This is just a small way that I deal with a lot of guilt feelings and bad cases of “poor me.” When I am stuck in a flare, or if I’m just stuck in my own head, I tend to get very hard on myself about all I am not able to do.
I have found that if I am able to make a list of all the things I have done to contribute to the functioning and well-being of myself and my family, it really adds up to much more than I would have ever guessed.
I give this list to my husband so that he can see that I haven’t “abandoned” him to cope with everything on his own, but that my heart and mind are always working, even if my body can’t. He really appreciates these “reports” as well.
I add every single thing, whether it’s “got dressed” or “reviewed problem with daughter’s teacher” or “shopped online for Christmas presents” or “read article on CFS, made notes to ask doctor” or “designed dress in sketchbook to keep creative juices flowing.”
This list makes both of us feel that I am still part of the team, and that I haven’t given up.
If I were single, I would still do this, and it would seem almost even more important to do so, since I wouldn’t have anyone recognizing my efforts except for me. (Not that my dear husband and kids are constantly doing this… 🙂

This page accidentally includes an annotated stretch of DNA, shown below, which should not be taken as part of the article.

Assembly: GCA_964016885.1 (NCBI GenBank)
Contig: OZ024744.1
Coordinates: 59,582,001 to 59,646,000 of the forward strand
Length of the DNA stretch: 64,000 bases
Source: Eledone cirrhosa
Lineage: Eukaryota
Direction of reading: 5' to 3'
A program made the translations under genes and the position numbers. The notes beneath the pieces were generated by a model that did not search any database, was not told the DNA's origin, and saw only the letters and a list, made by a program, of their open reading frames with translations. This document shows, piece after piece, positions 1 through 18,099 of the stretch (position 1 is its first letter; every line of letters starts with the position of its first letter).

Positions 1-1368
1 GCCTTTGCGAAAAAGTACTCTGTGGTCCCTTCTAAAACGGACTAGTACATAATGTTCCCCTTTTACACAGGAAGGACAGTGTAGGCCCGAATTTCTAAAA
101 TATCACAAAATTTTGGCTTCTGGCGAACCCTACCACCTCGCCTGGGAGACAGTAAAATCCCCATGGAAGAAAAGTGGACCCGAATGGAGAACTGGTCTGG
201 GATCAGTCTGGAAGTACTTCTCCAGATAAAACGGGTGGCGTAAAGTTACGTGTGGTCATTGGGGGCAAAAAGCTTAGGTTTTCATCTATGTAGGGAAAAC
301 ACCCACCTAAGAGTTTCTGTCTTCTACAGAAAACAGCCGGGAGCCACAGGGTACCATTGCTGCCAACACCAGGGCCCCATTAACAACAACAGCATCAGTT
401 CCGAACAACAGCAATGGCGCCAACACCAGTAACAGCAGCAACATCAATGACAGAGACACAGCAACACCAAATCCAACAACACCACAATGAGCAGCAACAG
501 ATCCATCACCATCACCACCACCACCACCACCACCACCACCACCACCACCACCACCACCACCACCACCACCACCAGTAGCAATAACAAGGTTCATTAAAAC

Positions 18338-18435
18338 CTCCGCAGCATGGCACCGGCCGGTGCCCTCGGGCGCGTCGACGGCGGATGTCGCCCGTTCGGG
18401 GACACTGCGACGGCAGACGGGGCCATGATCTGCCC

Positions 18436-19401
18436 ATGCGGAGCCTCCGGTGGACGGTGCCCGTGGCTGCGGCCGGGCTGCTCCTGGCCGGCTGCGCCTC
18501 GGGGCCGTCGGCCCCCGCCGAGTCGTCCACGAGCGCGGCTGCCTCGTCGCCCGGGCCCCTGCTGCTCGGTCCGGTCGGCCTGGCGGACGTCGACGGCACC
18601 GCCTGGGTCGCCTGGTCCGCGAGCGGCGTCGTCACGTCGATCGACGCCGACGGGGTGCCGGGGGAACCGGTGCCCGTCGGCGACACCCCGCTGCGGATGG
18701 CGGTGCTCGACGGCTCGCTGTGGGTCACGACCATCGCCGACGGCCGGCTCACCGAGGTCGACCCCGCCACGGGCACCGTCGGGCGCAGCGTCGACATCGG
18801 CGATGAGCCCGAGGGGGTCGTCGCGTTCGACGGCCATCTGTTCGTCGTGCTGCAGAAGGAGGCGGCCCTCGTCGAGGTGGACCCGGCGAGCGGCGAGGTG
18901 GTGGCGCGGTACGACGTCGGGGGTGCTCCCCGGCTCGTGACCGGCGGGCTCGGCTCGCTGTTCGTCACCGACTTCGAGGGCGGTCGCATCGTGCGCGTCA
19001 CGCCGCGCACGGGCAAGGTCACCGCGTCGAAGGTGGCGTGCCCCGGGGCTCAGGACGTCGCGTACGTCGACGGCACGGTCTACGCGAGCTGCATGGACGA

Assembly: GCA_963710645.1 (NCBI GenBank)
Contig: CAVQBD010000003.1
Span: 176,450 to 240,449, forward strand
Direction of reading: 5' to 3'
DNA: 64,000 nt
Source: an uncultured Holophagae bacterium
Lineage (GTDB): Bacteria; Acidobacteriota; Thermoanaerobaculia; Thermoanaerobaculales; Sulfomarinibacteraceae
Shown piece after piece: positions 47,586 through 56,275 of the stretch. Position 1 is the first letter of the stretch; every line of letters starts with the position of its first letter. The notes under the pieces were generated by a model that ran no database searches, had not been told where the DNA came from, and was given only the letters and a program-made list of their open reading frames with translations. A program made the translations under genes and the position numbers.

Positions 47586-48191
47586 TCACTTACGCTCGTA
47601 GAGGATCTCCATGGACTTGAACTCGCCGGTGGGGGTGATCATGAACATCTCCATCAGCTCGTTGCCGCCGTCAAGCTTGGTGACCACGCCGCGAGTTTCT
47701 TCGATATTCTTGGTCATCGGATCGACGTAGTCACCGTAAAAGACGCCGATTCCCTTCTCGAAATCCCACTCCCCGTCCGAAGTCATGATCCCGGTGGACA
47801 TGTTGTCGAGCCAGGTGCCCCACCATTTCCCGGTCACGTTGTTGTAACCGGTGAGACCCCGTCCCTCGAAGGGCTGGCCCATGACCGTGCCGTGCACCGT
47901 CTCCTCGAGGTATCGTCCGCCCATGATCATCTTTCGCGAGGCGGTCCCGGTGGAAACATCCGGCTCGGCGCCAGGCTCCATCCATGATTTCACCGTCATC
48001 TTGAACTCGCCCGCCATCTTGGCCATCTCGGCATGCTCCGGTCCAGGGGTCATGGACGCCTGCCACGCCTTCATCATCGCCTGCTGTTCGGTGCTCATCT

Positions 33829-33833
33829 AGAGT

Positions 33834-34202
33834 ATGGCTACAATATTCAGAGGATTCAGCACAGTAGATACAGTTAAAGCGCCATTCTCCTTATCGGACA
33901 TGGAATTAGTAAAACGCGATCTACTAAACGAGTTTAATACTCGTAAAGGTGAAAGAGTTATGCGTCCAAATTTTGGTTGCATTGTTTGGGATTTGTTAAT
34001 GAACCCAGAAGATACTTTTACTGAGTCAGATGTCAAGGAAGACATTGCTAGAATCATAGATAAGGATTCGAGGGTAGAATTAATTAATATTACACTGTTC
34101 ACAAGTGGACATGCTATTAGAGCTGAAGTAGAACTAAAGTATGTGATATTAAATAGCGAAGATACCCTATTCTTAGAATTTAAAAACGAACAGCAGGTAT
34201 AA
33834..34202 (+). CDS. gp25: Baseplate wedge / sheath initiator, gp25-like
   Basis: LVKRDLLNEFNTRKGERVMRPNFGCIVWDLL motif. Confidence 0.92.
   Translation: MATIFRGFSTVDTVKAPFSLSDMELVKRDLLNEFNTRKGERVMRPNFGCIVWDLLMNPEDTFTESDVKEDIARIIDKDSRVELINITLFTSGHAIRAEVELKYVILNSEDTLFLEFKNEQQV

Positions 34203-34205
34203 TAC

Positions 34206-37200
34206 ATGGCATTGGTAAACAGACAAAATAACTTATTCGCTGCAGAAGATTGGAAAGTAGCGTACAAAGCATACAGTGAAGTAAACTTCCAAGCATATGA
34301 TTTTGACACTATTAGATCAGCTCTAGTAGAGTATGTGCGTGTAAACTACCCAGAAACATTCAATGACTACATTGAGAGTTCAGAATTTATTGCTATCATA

I suppose this is one for the Coping Corner, and I doubt I am the only one to suggest this, but I didn’t have anything to offer that has “worked” for me long term as well as this.
From a physiological standpoint, I think making a list is something that requires the left side of the brain to function, and the more that is stimulated, the better we feel. I read an article about this a while back. It’s like, if we do things, but don’t acknowledge having done them with our left brain, it feels the same as if we hadn’t done it at all.
For instance, if I design in my sketchbook, that’s a right-brain activity, and that is fun and feels good while I’m doing it. But the recognition of it with the left-brain – by mentioning it out loud or writing it down – is what makes the feeling of accomplishment and well-being last. Hope that all makes sense!
I think writing down “what works for me” is a very good left-brain activity for all of us, and probably makes us realize how very hard we’ve worked and how far we’ve come. – L